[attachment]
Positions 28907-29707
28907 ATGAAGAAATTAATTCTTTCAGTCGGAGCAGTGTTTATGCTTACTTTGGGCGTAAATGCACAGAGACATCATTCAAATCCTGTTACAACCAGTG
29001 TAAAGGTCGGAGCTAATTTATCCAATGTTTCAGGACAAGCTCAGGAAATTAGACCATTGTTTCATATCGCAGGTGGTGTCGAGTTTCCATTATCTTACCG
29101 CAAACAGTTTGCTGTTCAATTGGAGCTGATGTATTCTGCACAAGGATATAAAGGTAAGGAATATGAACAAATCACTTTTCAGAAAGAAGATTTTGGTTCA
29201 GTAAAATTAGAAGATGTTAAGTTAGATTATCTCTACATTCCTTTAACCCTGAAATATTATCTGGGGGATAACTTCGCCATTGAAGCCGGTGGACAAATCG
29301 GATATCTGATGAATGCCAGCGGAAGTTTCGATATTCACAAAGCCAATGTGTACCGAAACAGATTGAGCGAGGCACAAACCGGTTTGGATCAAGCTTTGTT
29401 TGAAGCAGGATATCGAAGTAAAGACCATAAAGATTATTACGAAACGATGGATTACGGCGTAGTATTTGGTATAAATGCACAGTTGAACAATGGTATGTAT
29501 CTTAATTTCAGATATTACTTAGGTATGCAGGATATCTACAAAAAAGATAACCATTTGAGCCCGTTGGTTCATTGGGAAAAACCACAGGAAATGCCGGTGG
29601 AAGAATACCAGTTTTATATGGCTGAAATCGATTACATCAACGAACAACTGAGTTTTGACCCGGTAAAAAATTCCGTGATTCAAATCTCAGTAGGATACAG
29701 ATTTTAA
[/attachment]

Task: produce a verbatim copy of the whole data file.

Positions 28907-29707
28907 ATGAAGAAATTAATTCTTTCAGTCGGAGCAGTGTTTATGCTTACTTTGGGCGTAAATGCACAGAGACATCATTCAAATCCTGTTACAACCAGTG
29001 TAAAGGTCGGAGCTAATTTATCCAATGTTTCAGGACAAGCTCAGGAAATTAGACCATTGTTTCATATCGCAGGTGGTGTCGAGTTTCCATTATCTTACCG
29101 CAAACAGTTTGCTGTTCAATTGGAGCTGATGTATTCTGCACAAGGATATAAAGGTAAGGAATATGAACAAATCACTTTTCAGAAAGAAGATTTTGGTTCA
29201 GTAAAATTAGAAGATGTTAAGTTAGATTATCTCTACATTCCTTTAACCCTGAAATATTATCTGGGGGATAACTTCGCCATTGAAGCCGGTGGACAAATCG
29301 GATATCTGATGAATGCCAGCGGAAGTTTCGATATTCACAAAGCCAATGTGTACCGAAACAGATTGAGCGAGGCACAAACCGGTTTGGATCAAGCTTTGTT
29401 TGAAGCAGGATATCGAAGTAAAGACCATAAAGATTATTACGAAACGATGGATTACGGCGTAGTATTTGGTATAAATGCACAGTTGAACAATGGTATGTAT
29501 CTTAATTTCAGATATTACTTAGGTATGCAGGATATCTACAAAAAAGATAACCATTTGAGCCCGTTGGTTCATTGGGAAAAACCACAGGAAATGCCGGTGG
29601 AAGAATACCAGTTTTATATGGCTGAAATCGATTACATCAACGAACAACTGAGTTTTGACCCGGTAAAAAATTCCGTGATTCAAATCTCAGTAGGATACAG
29701 ATTTTAA